She passed up the Ms. Pacman cabinet entirely, cementing that she wasn’t just here for a quick trip to her youth.
Jay watched the woman go up and down a couple of rows, playing only one round of each game, her hand lingering on the control panel before moving on to the next one. Jay did the same thing when she was finally able to stomach touching a video game made after the year 2000.
She stopped at the Galaga cabinet, where she spent the longest.
Thanks to Aaron, this was the first time she got to admire her own work in action in quite some time. The light presses of the joystick and gentle button presses made Jay smile; this woman appreciated a well maintained cabinet. Nina would be glad to hear it when she got back since there was nothing she hated more than “dirty ass control panels messing with people’s high scores”.
Soon though, she got a game over and made her way towards the front of P1 and Jay wondered if she’d end up a regular. So she described the woman to Nina when she finally made it back to P1. Nina always knew.
“Mm…fifty-fifty,” Nina said as she moved down the row, Jay trailing behind her with the burlap sack as she emptied the coin buckets. She didn’t need the help but preferred to have another set of eyes to give things a once-over.
“You sure you’re good for this weekend? You really don’t have to.”
Jay stopped to take a picture of a scratched control panel cover, mulling over Nina’s offer.
How much more was she going to pass up? How long would she keep avoiding one of the things she’d once loved so much she planned to spend her life doing it?
“I’ll be fine. We both will.”
GudeTime’s booth was done up to look like an old arcade, complete with the black light rugs and grimy coin exchange machines with the red “Out of Order” lights lit up.
“They really outdid themselves,” Nina said and Jay could see her excitement bubbling up. This part of cons was always fun, before the world finally got to see what the industry spent ages prepping.
“Only thing missing is the inexplicable sticky spots,” Jay mused, thinking of all the times she’d gone to clear a coin drop and found the mat she knelt on stuck to the floor.
She finished taping down the last of the power cords and rolled back the carpet before standing up to stretch. Her back would probably hold up through the day at least, provided she didn’t need to take anything apart. And she probably wouldn’t have to do that; almost all of P1’s cabinets managed to stay operational after the short drive to the convention center.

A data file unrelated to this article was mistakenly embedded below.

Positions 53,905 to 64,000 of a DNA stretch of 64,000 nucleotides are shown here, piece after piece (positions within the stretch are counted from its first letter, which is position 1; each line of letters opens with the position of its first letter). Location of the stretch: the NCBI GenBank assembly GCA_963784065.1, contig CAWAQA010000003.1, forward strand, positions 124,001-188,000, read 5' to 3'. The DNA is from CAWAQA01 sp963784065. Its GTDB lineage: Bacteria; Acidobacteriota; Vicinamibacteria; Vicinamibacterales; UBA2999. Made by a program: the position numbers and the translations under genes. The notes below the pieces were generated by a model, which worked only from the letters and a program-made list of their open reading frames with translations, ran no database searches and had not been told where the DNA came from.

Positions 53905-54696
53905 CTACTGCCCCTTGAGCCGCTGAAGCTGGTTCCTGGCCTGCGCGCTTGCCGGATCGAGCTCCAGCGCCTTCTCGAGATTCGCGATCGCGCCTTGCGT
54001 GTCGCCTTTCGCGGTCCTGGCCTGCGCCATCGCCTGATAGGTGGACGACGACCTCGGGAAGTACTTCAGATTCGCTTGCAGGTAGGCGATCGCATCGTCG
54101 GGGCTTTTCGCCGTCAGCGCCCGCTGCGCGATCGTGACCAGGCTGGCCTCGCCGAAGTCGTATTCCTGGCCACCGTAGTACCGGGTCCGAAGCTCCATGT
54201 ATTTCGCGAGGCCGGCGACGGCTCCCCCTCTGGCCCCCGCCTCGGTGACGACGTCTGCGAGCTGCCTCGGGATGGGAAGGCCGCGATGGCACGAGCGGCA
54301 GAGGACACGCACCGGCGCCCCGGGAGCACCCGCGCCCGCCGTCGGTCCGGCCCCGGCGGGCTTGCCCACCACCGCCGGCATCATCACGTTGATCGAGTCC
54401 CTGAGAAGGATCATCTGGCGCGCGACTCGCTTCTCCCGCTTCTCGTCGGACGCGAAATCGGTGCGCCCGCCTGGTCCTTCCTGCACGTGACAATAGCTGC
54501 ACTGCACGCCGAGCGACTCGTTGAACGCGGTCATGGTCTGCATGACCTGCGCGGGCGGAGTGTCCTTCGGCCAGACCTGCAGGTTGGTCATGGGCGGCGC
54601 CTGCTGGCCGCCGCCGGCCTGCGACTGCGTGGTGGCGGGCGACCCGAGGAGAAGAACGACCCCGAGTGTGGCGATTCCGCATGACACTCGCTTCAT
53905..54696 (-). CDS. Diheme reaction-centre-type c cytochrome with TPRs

The PCB of a Millipede had slipped just a bit, an easy enough fix. It was back in place, secured, and the game was now up and running on the floor, though she placed the cabinet close to the info desk just so she could keep an eye on it.
The industry-only hours went smoothly, with not much traffic. She knew all the real deals and previews were happening in the private booths, the ones you couldn’t even get a glimpse inside of when you walked by. Before Jay quit DS, she’d just gotten to the point where on occasion, she was needed in some of those closed-door meetings but she’d long since forgotten what for. Maybe that was for the best.
Manning the GudeTime booth required enough of Jay’s attention that her mind didn’t wander which was welcome when it was Nina’s lunch break and Jay had to manage alone. People didn’t stay too long, most of them breezing through when the lines at the marquee booths got capped.
Most of her time was spent at the desk, refilling the stack of fliers for P1 and the full-color game timeline that went from Pong all the way up to the AAA titles with the garish displays and presentations. Occasionally someone would chat her up, but it rarely got more complex than explaining that changing out joysticks wasn’t as hard as it looked to horrified individuals who’d probably never even taken a can of compressed air to a desktop tower.
“Excuse me, I think there’s a problem over here,” a man pointed to the Millipede cabinet.
His face was familiar though the name on his badge, Hal Jameson, wasn’t in the slightest.
Jay followed him over to the Millipede cabinet and it only took a few minutes to pull the control panel down and get the trackball out. Salt crystals from one of those giant pretzels were trapped in the trackball’s housing. Nothing a shop towel and a bit of lube on the bearings couldn’t solve.
She was used to being watched while doing repairs, her trips to that arcade expo in the Bay Area typically resulting in impromptu repair sessions at least one of the two days. But this wasn’t like the teenagers trying to see what actually repairing a cabinet was like, or when she and Nina were setting up a new machine at P1 for the regulars.
Hal knew her; of that much Jay was certain. She just had no idea from where since of what happened after her first year at DS Ent was a blur. The press events and the office getting filmed and the times she got assigned to talk to the press, sports against other devs in the area…she could have seen him anywhere, really. And honestly? She didn’t want to figure out where. Coming to a con at all was enough for the moment.
“Should be up and running,” Jay said as quietly as the show floor would allow her to speak.